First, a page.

Meet one of my friends who was one of my favorite comedians too!!
Eve Quillin

Ricardo Di Guglielmo was born in Lancashire, England on July 20, 1916, but you may know him better as the actor who played many roles in many movies and television shows, but was perhaps best known as George the grocer in the Charmin Toilet Tissue commercials.  His name?  Dick Wilson.  He appeared in the Charmin commercials for over 20 years, starting in 1964. I met him in Las Vegas quite a few years ago.  He and his wife Meg, and my husband , Ted and I became friends.  Our friendship was sometimes long distance because  they were going from their home in Las Vegas to their home in Los Angeles, except we got to see him on television sometimes, because the commercial that made him famous MANY years ago, was remade, with the original characters, and it ran many times.
We had many long talks about his life in show business. He told me that when he decided to go into show business his father warned:  “If you go into show business, you’ll go right down the toilet.  He laughed when he told us and said if his father was still alive he would say to his father, “If I had known how much it paid, I’d have done it years ago.” This man with a joke for every occasion, was  so much more than Mr. Whipple of “Please don’t squeeze the Charmin” toilet tissue fame.
Dick was in show business for nearly three quarters of a century.  I found him a fascinating interview for my columns, but more then this we loved him as a friend.
In 1932, Dick performed in his first movie with Jane Withers (remember her when she was cute Shirley Temples nemesis) and fell in love-- not with Jane, but with the motion picture business, and he’s been hooked ever since.  The fans of his commercials don’t realize what a resume’ of  motion picture credits he had.  A few of them are,  “The Shakiest Gun In The West”, “Planet of the Apes”, and “What A Way To Go”.  In theater, he has performed in “The Unsinkable Molly Brown”, “Dial M For Murder”, to name  just two of hundreds.  He has appeared in over 30 television shows, and was a regular on   “Hogan’s Heroes”, Assistant Major Dino Baroni on “McHale’s Navy”, the drunk on “Don Rickles Show” and in TV commercials, Dick is considered “Top Banana” having made hundreds of commercials for various sponsors, which include his “biggie” as Mr. Whipple for Charmin Toilet Tissue, for which he did over 500 commercials that were shown nationwide.   Occasionally some show that specializes in old television moments, shows one of the Mr. Whipple commercials.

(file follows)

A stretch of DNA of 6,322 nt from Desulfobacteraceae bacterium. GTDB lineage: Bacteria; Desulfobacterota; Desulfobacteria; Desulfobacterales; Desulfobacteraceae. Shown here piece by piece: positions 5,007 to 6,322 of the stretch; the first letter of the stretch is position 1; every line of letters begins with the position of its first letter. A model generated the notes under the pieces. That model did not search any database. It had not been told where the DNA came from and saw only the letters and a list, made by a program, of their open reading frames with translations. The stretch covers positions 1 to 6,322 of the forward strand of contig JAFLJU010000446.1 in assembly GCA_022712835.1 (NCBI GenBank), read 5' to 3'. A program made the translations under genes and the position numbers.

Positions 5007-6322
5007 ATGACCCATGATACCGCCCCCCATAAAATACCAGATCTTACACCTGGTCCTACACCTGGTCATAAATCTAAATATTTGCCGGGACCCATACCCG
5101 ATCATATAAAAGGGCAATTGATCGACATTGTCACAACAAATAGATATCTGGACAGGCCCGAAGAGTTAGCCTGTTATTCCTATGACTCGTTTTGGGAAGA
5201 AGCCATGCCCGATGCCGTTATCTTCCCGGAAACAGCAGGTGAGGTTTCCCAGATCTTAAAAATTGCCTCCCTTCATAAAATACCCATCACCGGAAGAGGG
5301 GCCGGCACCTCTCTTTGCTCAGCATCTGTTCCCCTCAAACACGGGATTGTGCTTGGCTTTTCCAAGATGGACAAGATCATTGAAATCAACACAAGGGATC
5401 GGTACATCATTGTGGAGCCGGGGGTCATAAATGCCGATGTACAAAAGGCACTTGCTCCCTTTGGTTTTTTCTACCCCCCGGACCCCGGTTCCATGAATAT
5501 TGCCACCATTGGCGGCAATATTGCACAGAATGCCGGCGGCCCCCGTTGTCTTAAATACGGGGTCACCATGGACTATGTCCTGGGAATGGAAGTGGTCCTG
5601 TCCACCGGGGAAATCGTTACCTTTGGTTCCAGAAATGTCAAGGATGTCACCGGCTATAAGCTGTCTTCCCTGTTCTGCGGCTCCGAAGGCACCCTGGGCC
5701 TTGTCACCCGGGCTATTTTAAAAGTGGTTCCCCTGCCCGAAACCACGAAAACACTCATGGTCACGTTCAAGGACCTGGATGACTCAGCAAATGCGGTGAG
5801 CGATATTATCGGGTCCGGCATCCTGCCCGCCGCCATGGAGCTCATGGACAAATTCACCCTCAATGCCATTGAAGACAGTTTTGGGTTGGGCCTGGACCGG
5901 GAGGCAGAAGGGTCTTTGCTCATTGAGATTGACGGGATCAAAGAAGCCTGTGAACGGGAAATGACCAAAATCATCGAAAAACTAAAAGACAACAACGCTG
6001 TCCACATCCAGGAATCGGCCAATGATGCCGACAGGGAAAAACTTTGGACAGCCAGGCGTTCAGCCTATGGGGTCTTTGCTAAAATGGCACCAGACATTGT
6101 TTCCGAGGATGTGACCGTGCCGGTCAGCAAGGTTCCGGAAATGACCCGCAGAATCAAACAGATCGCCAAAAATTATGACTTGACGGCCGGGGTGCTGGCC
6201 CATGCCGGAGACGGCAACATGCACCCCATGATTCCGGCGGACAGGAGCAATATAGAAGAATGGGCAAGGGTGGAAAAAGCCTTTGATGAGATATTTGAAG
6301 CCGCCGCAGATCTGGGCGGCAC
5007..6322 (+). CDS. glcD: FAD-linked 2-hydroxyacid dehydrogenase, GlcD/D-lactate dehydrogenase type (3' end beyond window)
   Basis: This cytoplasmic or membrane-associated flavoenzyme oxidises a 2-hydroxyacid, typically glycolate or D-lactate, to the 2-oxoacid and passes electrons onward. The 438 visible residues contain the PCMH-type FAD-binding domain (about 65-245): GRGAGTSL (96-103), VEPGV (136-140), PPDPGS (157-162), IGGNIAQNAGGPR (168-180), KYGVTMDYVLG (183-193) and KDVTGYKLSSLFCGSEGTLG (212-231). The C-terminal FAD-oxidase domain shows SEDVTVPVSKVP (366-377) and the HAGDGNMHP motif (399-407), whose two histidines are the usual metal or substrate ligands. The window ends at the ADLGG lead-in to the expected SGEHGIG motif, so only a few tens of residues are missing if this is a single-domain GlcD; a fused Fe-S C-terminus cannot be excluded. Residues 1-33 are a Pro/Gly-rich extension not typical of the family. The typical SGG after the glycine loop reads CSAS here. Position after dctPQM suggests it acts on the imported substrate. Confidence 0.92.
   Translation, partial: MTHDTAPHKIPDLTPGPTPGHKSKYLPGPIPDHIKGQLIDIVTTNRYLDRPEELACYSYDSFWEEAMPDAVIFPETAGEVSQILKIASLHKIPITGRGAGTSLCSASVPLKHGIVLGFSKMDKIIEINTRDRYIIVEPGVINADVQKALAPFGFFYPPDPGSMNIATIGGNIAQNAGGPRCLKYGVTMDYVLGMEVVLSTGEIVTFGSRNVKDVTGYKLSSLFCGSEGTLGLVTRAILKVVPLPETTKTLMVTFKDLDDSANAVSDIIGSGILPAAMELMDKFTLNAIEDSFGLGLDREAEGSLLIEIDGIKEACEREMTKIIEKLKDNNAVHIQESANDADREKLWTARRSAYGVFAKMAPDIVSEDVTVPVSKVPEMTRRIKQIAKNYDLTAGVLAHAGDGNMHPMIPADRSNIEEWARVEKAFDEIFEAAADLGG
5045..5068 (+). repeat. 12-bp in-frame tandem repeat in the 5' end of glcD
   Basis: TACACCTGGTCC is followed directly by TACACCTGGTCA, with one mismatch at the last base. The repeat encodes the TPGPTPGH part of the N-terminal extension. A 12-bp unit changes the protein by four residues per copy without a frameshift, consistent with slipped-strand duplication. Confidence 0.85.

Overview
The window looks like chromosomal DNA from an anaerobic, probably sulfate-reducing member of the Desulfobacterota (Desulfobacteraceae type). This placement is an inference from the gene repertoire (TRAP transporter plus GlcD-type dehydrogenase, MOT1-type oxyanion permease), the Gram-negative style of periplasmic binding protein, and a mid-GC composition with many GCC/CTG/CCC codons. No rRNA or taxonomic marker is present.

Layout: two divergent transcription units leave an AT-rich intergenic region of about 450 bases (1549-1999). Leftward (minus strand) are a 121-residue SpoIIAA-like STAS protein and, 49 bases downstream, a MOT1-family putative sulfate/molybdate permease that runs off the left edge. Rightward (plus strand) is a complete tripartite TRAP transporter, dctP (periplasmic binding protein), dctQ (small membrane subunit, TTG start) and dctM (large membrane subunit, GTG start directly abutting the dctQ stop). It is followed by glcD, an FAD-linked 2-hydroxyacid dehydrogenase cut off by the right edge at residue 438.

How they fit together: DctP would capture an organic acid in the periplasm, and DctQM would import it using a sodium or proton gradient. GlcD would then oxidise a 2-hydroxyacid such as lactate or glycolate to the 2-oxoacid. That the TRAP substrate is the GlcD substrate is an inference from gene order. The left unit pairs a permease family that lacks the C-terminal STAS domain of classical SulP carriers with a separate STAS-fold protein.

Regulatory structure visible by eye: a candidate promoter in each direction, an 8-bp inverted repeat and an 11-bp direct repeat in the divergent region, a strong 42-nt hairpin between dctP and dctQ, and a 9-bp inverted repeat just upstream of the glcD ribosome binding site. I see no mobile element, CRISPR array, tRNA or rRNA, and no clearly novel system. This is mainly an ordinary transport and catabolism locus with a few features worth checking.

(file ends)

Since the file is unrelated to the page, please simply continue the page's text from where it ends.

Dick became a comic dancer in vaudeville. But he gave that up to enlist in the Royal Canadian Air Force early in WWII and served as a fighter pilot against the German Luftwaffe during the Battle of Britain in 1940. After the war he moved to the United States and became an American citizen in 1954.  After the war he worked as an acrobatic dancer in New York City before heading to California for movie & TV work.

I met Dick & Meg when I was doing publicity work for the Ms. Senior Clark County Pageant in 1990 which, by the way, Meg won a few years later.  Dick and Meg opened this pageant, which had a lovely afternoon program of festivities with a little “shtick” They were so entertaining that I thought to myself that they should still be doing an act together.  They would be SO popular.  This particular afternoon they closed their part of the show, with Meg dancing to a toe tapping version of “Satin Doll”, and Dick “ups” to her and says, “May I dance with you?” 
Meg answers, “No!”. Again she starts her dance.  He taps her on the shoulder and says, “Just one step?” “No, absolutely Not !”  Is Meg’s answer.  Dick replies “I’m appealing to you”.  Meg says “No you’re not! That’s why I won’t dance with you!”
Dick passed away November 19, 2007 in Woodland Hills, California  (Los Angeles) He left his wife Meg, three children & five grandchildren.  He is greatly missed, but he left such a legacy that he will never be forgotten.  I hope you remember his talents, and enjoyed him as much as we did.  I’m sure he is regaling many of his old friends with a joke that he tells so well, perhaps he has his wings by now, and I’m sure he would have something funny to say about them.